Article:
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Thread: dail up

  1. #1

    dail up

    Do you need a firewall for dail up.And if so which one.I has cable i use a router for.But now i got dail up with netzero.

  2. #2
    Regal Making Handler
    Join Date
    Jun 2002
    On a dialup you are not as suseptible to attack as you are on broadband, so i would say that a good AV ap is more important. However you cant have enough protection these day's. There are various firewalls you can go for If you want to pay for one i have found Norton Personal Firewall to be ok.

    There are some usefull freeware firewalls. Zone Allarm for one.

    Here is a link to a site that has a good listing of software, take a look.

    Don't forget some anti spyware and trojan tools also.
    What happens if a big asteroid hits the Earth? Judging from realistic simulations involving a sledge hammer and a common laboratory frog, we can assume it will be pretty bad. - Dave Barry

  3. #3
    I has ad-aware pro,And also has avg pro.

  4. #4
    Senior Member
    Join Date
    Aug 2003
    I prefer Sygate myself.

    These days with virii such as Sasser, which randomize ips mean you could get hit just as easily as broadband connections, so more security is always better. I run a combination of a router, sygate firewall, and AVG antivirus. As well as running Ad aware, Spybot S & D , and reg protect. A good combination should keep you fairly safe!

  5. #5
    Senior Member
    Join Date
    Aug 2003
    However you cant have enough protection these day's
    I couldn't agree more. My office computer uses dial-up, and I just happen to have Sygate installed on it. Even for the short time I was on, it detected half a dozen port scans. Further research indicated that it was Sasser snooping around. Since I don't always keep that box updated (takes forever on a dialup), I can only conclude it saved me a bit of agony.

    Look at it this way, your chances of getting polio are about next to none, but all children (virtually) get polio vaccines?

  6. #6
    The main difference in security between dial-up and broadband is simply likelihood. With dial-up, you're only online long enough to do whatever you're doing, whereas most people with broadband are online 24/7. The only real difference is the window of opportunity is smaller with dial-up consequently, which doesn't mean much. So, you shouldn't treat dial-up as being a safer means of connection.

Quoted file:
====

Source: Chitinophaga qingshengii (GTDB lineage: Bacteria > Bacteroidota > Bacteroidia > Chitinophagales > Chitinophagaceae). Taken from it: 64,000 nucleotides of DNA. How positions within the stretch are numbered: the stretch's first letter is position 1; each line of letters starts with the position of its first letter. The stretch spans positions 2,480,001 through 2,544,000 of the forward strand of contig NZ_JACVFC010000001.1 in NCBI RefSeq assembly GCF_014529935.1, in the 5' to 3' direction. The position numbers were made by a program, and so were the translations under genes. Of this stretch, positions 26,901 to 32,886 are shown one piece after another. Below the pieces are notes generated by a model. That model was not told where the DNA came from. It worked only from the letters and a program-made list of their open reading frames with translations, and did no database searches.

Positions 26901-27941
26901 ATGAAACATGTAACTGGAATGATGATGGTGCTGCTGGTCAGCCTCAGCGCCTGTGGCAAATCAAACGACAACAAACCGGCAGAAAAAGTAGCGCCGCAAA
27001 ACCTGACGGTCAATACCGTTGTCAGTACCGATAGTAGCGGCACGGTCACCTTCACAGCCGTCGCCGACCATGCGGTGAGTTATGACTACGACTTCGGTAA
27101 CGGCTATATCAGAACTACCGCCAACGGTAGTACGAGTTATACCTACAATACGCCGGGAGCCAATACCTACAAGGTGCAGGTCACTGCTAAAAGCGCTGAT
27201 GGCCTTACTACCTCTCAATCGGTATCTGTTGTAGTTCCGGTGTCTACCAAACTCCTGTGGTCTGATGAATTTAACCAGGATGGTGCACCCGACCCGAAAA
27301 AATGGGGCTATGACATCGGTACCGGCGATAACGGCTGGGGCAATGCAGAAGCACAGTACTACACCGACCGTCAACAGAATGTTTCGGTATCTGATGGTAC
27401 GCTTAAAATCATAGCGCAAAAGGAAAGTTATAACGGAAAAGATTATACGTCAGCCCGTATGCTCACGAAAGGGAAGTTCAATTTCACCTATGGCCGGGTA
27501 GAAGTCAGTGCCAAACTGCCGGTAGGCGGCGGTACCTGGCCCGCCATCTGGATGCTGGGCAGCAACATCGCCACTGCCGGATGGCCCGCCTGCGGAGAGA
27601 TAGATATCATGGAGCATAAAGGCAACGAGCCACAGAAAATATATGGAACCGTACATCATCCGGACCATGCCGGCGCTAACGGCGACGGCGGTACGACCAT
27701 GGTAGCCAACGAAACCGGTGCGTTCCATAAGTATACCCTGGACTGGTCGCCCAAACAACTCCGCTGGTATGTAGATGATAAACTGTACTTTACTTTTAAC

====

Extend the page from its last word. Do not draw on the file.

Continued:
7. #7

  8. #8
    Junior Member
    Join Date
    Apr 2004
    I would like to report just what happened to me a while ago when I caught that Sasser virus. I have a dial up connection and never before had thought of using a firewall and I only updated my box once in a while (not to say rarely) thus I ended up catching Sasser and I took me a formated HD to get rid of it.

    So my suggestion is: ALWAYS USE FIREWALLS. Even if you use a router. After I installed Zone Alarm I saw how many time that same virus tried to get into my box again and again. Not only Sasser but another one I found out was in a friend's box. She wasn't aware of its existence and I had the oportunity to tell her she was infected with some kind of virus because i kept getting connection attempts on all my ports coming for her IP.

    As for which software you should use, I'd recommend Zone Alarm very much together with AVG ou any other AV program and a combination of Ad-Aware, SpyBot and Spyware Blaster. This should keep you pretty damn safe! (I've heard from someone here in AntiOnline that Spy Sweeper is actually better than all of them, but I had no oportunities to test it... if anyone cares to do it and share the information, I'd be glad).

  9. #9
    Is the xp firewall any good.I have sp1a

  10. #10
    Senior Member
    Join Date
    Aug 2003
    You'll hear folks debate about the ineffectiveness of XP's built in firewall. However I'm in tune to believe that its better than nothing. It all depends on how anal you are in setting it up. Ideally a firewall from the getgo has nothing opened, and you have to open up items as you require them (e.g. web, email, ftp, etc.) I'm not necessarily sure that its the case with XP firewall. You can configure some connection rules with XP that make your computer very secure, but I prefer the use of a software firewall, and patching out the ying yang!

    As a side note I'm trying to work on a tutorial of the basic function of a firewall. This seems to be a mythical subject for those newer to security. Hopefully I can have it done by tomorrow night. Cheers!

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